††††††††† They believed that perhaps he was going to be a king in the literal worldly sense; King of a nation with physical boundaries that had a different set of rules Ė but no, Jesus kept emphasizing over and over about how the kingdom grows like a mustard seeds, from little places and little people sprouting up and giving life. It grows in mysterious and awkward ways that know no physical boundary.

††††††††† Godís kingdom begins within and is lived out all over the world. It needs no election. It comes through our living. And so the Thessalonians are reminded of how they know this because they witness it. The convincing part of the gospel is that you can see it in lives, you can see it the moment it changes our communities and ourselves.

††††††††† Youíve seen it. I hope you have Ė I trust you have. I know I have Ė in moments when things that seem impossible suddenly happen. When moments of grace bring together people that donít belong together to do something wonderful for the world and be well and cared When all of a sudden there seems to be no way and then a way breaks through, a hope, a light, a path forward, a way of ensuring that all people can be well and cared for, that we can flourish as humans. This is the work of the Kingdom and it doesnít wait Ďtil we die to start.

††††††††† Itís not whether or not Heavenís ďlame,Ē in some reality beyond this life. Heaven begins in our very midst and we know itís not lame because weíve seen it in this life and itís good.

††††††††† Today, we are finishing our stewardship campaign. Weíve been invited to think about how our giving reflects our value of Godís Kingdom. How about the things that you own, your resources, your assets Ė how do they reflect your faithfulness? When you use them do you demonstrate that you seem as blessings from God? And do you use them to build Godís Kingdom starting here and now? Weíre called in every moment to be reshaping our lives around Godís priorities so that we can become more holy and our world becomes more like Godís people, better people.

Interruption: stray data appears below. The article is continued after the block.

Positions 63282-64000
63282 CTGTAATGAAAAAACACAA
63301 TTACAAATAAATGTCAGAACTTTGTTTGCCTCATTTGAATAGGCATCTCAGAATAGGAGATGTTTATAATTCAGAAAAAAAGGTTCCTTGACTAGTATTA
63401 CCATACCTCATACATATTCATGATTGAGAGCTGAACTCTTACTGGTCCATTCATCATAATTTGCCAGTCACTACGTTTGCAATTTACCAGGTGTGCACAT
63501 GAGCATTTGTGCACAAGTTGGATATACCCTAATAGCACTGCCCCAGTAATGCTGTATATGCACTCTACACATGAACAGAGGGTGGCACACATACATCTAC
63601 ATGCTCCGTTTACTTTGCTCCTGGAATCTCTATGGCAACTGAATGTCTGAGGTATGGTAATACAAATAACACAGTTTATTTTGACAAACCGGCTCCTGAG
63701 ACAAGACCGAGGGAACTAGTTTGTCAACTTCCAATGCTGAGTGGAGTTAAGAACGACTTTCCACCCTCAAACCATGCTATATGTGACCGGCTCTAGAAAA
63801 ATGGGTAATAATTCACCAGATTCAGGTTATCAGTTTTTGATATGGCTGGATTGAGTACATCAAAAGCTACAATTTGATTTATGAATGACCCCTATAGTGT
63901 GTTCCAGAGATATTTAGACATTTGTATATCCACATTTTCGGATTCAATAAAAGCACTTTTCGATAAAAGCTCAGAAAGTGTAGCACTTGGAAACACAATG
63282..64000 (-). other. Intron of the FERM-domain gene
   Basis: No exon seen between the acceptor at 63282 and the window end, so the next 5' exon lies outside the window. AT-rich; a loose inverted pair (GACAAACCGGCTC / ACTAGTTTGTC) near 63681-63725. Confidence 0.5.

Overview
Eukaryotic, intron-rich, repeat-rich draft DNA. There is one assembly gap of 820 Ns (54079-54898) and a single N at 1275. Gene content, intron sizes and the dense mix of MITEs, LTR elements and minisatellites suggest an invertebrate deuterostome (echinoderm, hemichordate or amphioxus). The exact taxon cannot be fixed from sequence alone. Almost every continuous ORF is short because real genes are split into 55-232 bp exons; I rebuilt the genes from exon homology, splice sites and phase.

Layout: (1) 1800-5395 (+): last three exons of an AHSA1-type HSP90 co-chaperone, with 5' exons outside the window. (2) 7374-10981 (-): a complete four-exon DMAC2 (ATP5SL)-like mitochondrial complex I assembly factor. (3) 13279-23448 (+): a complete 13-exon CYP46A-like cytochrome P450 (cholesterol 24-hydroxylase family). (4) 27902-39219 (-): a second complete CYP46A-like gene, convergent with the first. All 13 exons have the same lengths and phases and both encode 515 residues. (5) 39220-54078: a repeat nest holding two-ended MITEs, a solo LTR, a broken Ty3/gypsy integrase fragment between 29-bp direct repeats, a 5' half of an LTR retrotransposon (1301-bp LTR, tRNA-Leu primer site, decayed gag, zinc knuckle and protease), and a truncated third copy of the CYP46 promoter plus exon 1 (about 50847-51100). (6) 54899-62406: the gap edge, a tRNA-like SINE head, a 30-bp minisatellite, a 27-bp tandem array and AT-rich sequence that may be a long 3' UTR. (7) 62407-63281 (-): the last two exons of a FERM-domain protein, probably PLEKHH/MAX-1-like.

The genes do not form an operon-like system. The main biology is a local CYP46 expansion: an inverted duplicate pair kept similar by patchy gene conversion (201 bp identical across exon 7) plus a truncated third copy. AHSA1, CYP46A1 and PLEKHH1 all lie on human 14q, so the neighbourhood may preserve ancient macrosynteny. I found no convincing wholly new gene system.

††††††††† John Wesley talked about this is as the journey to ďChristian Perfection.Ē Not that we have to be perfect anytime soon, but we are called to keep moving closer to what it is that God wants us to be. Every time we perfect a bit of it, then thereís another stage for us to move on or to as weíre made more and more holy, more and more like God wants us to be, and our world becomes more like Godís Kingdom. This perfection is beautiful. It helps us to bear the Kingdom to others and our world needs it.

††††††††† I donít know if heaven is lame. That is a thought or question that can cause some distraction. We cannot become distracted. Because weíve tasted and known the goodness of Godís kingdom. Itís easy to get off on the wrong track, worried about the wrong questions, but God asks us how it is that weíre going to live here and now that makes real Godís Kingdom, that makes the reality of Christís salvation, that changes our world making it more like Godís Kingdom. It happens inside each one of us and it happens in our communities and it happens in the world.

††††††††† Paul in Thessalonians writes that weíre called to a life worthy of God who is calling us all into Godís Kingdom and glory. In Joshua weíre reminded that we serve a living God who goes with us now. And so the call today is to live in this moment moving toward Godís Kingdom and accepting our call into that kingdom and that glory.

††††††††† Will you come along on the journey?